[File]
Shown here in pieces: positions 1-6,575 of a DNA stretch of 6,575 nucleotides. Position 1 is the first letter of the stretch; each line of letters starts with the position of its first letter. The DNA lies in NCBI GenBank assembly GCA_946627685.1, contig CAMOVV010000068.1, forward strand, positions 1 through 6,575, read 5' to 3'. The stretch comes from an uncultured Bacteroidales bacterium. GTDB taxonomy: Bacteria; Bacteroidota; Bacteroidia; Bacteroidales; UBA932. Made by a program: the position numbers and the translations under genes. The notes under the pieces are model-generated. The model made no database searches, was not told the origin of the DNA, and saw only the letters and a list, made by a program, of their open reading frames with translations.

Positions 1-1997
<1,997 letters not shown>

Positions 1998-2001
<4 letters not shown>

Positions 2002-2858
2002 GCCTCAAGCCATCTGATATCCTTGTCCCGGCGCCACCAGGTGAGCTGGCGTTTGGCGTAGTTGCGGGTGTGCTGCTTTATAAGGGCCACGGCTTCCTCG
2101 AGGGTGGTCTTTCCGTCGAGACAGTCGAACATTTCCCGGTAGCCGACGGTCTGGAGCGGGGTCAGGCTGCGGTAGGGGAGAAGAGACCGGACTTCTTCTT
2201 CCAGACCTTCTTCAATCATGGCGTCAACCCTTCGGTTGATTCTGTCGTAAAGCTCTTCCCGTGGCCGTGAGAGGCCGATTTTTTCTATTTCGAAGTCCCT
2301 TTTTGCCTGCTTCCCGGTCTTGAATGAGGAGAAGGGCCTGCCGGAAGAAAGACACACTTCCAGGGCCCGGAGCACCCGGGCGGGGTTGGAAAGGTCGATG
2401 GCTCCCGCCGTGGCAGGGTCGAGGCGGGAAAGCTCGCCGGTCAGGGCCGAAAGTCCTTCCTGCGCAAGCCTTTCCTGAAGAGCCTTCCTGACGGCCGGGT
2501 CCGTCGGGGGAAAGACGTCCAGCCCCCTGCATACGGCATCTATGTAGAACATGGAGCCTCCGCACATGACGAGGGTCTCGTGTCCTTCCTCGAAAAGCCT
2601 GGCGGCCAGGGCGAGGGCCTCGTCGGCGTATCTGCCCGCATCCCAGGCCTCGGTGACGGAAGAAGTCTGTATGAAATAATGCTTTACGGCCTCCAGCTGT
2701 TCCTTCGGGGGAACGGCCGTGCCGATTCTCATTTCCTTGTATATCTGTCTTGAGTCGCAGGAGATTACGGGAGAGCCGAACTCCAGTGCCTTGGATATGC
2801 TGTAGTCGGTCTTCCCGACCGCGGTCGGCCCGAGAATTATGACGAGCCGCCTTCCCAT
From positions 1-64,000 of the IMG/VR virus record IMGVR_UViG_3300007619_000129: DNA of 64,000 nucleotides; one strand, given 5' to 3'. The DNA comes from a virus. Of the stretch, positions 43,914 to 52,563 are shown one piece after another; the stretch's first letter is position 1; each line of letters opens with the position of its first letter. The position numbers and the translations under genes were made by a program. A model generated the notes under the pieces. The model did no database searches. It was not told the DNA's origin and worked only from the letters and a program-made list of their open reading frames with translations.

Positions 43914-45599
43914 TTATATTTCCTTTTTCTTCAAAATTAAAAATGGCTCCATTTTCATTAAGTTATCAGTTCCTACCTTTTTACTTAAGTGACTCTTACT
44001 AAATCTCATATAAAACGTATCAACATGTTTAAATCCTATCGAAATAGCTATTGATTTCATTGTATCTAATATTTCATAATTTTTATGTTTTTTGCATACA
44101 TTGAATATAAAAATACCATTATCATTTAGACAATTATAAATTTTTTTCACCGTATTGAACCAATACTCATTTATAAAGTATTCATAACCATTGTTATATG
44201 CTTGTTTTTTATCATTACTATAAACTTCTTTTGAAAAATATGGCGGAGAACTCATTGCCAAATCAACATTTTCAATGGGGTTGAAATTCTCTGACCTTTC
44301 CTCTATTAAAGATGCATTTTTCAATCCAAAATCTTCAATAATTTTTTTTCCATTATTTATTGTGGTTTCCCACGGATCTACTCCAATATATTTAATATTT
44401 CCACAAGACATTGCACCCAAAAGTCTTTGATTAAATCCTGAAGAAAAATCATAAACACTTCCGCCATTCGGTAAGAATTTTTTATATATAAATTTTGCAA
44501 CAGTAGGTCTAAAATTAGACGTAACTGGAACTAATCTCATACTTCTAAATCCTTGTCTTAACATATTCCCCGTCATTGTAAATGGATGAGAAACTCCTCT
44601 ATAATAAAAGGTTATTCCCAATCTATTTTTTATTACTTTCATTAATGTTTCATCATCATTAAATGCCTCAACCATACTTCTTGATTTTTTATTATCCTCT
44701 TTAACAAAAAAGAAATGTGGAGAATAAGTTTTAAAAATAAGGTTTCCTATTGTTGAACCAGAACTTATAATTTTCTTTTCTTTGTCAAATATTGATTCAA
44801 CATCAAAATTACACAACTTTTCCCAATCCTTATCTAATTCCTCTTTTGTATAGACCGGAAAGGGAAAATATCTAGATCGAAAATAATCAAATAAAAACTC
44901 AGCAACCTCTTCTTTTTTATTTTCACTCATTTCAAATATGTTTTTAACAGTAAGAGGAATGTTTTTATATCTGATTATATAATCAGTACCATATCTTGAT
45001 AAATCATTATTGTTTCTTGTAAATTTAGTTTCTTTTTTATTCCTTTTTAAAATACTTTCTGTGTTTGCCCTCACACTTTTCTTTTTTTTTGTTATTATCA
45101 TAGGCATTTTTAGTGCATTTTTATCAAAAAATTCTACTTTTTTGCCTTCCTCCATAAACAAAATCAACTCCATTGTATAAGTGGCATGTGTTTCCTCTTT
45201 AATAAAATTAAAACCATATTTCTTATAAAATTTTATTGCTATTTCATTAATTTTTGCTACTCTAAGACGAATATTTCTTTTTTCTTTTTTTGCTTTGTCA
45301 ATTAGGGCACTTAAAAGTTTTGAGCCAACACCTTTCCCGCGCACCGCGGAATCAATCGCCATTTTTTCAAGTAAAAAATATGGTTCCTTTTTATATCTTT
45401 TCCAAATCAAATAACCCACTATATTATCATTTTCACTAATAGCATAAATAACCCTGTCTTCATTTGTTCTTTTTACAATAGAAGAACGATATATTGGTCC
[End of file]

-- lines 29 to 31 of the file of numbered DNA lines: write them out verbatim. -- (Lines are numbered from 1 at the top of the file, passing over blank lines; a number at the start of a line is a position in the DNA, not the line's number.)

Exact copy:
45001 AAATCATTATTGTTTCTTGTAAATTTAGTTTCTTTTTTATTCCTTTTTAAAATACTTTCTGTGTTTGCCCTCACACTTTTCTTTTTTTTTGTTATTATCA
45101 TAGGCATTTTTAGTGCATTTTTATCAAAAAATTCTACTTTTTTGCCTTCCTCCATAAACAAAATCAACTCCATTGTATAAGTGGCATGTGTTTCCTCTTT
45201 AATAAAATTAAAACCATATTTCTTATAAAATTTTATTGCTATTTCATTAATTTTTGCTACTCTAAGACGAATATTTCTTTTTTCTTTTTTTGCTTTGTCA